As sales of the V-twin model dwindled in the 1930s, it became high time for HFS to take a step forward. This he did, by designing a Z-section, instead of tubular, chassis. He remained faithful to his orginal, patented, independent front suspension, though.The result was the first Morgan without exposed engine up front, but under a proper bonnet.
The engine was the first of a long series of Ford-engines to be used by Morgan throughout its history.
It was a 4-cylinder of 933cc capacity, the first 4-cylinder ever to appear in a Morgan production model. Coming from Ford, it was a reliable engine, but did not deliver sporting performance. The first F-type was 4-seater model, later known as F4.
The Family model still was in production, as was the Sports Family. Yet, the F4 provided a bit more comfortable and reliable motoring at a price comparable to the Sports Family.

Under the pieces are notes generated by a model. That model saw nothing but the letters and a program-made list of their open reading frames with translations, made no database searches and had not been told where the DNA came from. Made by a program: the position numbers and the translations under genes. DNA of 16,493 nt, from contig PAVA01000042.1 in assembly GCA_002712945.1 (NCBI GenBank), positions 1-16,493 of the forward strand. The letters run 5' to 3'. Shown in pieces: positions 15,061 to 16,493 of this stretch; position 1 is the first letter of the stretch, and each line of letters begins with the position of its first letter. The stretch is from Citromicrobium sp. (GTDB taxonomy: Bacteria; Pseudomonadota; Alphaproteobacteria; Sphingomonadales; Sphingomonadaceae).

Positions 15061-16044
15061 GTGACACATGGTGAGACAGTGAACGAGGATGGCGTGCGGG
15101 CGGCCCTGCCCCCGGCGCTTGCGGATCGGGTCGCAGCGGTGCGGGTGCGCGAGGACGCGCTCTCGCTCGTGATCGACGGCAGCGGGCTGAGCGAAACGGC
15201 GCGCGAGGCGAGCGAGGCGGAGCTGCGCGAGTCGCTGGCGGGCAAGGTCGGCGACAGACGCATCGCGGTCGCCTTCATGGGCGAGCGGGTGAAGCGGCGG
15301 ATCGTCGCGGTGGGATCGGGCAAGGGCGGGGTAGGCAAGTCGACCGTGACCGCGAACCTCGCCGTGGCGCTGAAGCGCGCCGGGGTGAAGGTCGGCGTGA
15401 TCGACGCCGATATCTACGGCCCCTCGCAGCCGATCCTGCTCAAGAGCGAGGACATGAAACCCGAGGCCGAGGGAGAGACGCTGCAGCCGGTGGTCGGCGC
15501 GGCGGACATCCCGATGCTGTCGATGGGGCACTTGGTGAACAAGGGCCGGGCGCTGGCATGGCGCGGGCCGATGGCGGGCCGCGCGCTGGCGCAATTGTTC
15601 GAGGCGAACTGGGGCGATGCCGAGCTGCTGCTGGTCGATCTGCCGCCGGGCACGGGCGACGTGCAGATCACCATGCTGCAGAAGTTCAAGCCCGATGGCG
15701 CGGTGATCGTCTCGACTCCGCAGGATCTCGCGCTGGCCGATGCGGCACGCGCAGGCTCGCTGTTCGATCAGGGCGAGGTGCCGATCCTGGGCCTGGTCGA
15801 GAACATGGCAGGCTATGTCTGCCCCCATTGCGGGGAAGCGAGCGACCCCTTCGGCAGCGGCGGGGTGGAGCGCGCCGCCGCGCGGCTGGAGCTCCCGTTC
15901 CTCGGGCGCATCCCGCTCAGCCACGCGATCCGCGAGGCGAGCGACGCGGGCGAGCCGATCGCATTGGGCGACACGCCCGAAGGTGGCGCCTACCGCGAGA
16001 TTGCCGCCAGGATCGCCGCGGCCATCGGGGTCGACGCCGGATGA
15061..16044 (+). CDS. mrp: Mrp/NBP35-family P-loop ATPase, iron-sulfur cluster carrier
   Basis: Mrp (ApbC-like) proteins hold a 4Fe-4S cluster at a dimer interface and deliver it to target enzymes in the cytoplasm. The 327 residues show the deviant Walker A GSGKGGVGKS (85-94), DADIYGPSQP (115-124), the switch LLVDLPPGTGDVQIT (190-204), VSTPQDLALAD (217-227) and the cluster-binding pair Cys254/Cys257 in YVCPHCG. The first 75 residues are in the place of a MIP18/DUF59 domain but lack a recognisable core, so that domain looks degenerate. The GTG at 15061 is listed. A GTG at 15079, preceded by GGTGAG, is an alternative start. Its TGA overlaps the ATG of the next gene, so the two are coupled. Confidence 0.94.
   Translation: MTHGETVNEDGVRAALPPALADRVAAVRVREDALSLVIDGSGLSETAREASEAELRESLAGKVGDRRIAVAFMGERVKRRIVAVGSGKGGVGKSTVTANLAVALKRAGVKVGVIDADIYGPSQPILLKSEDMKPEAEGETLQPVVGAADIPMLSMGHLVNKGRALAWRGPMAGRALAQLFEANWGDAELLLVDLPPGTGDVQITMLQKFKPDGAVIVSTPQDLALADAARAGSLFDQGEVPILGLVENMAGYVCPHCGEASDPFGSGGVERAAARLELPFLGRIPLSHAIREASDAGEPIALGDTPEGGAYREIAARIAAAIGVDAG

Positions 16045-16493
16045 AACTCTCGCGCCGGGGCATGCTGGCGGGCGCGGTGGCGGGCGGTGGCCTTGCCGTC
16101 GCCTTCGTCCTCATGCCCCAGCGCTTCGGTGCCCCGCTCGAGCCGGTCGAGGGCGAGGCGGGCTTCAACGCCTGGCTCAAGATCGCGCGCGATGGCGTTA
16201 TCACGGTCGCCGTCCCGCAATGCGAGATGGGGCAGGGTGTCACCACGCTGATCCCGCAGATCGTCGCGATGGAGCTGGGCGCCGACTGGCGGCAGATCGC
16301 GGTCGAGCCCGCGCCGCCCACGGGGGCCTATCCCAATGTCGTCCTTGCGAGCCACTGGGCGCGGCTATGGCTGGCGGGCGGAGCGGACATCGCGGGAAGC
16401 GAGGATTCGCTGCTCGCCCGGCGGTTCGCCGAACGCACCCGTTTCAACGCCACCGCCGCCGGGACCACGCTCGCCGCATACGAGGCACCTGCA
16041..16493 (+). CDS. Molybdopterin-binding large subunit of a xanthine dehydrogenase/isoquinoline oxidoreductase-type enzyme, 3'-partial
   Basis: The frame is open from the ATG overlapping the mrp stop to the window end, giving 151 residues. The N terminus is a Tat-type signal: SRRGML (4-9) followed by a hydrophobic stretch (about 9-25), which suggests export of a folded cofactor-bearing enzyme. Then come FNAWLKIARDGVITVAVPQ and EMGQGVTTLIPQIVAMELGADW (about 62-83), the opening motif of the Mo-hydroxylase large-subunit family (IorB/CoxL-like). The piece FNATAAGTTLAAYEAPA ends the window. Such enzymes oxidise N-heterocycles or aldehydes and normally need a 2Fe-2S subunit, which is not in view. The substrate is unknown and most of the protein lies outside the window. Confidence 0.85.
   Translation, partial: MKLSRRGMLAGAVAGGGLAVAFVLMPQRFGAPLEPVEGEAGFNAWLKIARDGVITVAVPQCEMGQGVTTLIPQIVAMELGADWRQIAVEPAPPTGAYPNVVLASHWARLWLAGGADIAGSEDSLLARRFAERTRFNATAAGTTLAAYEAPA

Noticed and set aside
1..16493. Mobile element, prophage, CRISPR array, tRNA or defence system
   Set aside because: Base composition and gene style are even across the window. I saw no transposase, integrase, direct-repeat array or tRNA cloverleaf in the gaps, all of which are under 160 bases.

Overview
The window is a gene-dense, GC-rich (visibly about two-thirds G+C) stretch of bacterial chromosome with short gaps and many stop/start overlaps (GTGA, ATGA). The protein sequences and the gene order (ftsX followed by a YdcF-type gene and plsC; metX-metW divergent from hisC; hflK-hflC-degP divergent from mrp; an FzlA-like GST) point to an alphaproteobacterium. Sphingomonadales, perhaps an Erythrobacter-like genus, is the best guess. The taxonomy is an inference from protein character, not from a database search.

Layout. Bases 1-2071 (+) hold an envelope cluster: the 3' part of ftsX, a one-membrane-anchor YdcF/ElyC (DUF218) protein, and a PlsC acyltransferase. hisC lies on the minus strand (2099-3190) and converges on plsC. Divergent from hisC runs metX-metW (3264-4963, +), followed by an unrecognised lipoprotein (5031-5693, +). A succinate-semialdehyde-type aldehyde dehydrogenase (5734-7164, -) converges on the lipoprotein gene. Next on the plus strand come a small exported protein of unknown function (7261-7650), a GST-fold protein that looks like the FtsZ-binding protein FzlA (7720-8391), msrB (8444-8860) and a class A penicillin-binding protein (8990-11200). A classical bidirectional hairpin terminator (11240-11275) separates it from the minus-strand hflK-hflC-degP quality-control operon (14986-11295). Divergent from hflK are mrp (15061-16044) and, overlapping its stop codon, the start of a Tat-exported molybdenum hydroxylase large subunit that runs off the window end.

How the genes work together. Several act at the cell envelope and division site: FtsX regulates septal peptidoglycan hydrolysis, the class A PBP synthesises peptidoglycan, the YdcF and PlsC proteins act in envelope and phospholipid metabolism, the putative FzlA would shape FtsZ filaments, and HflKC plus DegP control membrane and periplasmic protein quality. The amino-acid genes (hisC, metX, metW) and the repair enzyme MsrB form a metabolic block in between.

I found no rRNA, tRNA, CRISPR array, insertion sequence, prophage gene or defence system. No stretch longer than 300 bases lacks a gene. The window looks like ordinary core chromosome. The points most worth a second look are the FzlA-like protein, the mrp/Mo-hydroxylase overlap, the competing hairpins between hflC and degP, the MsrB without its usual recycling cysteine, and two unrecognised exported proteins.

In the early years of the F-type, it was selling relatively well, but soon it became apparent that most mass produced motor cars gave better value for money.
The F2 (a 2-seater, with the same Ford 933cc engine) was added to the range for the 1936 model year.
A more sporting version of the F-type appeared two years later: the F Super Sports.
While essentially the same car, its chassis had been shortened, while its bodywork looked like that of the V-twin Super Sports. It was equipped with the 10hp Ford 1172cc engine.
It was renamed F Super for 1939.
The F Super and F4 continued to be built in very small numbers, also after World War II.
The last ones left The Factory during 1952.
While they provide reliable motoring in an attractive fashion, the F-types have never reached the popularity of the Aero, Sports and Super Sports models.
In comparison, they are quite cheap in purchase and also economical to run. Spare engine parts are not a real problem. as their engines also were used in real mass produced cars.
Belgian Hedwig Rodijns has proved many times that the F Super is utterly reliable in rallies, also in extreme cold and slippery conditions.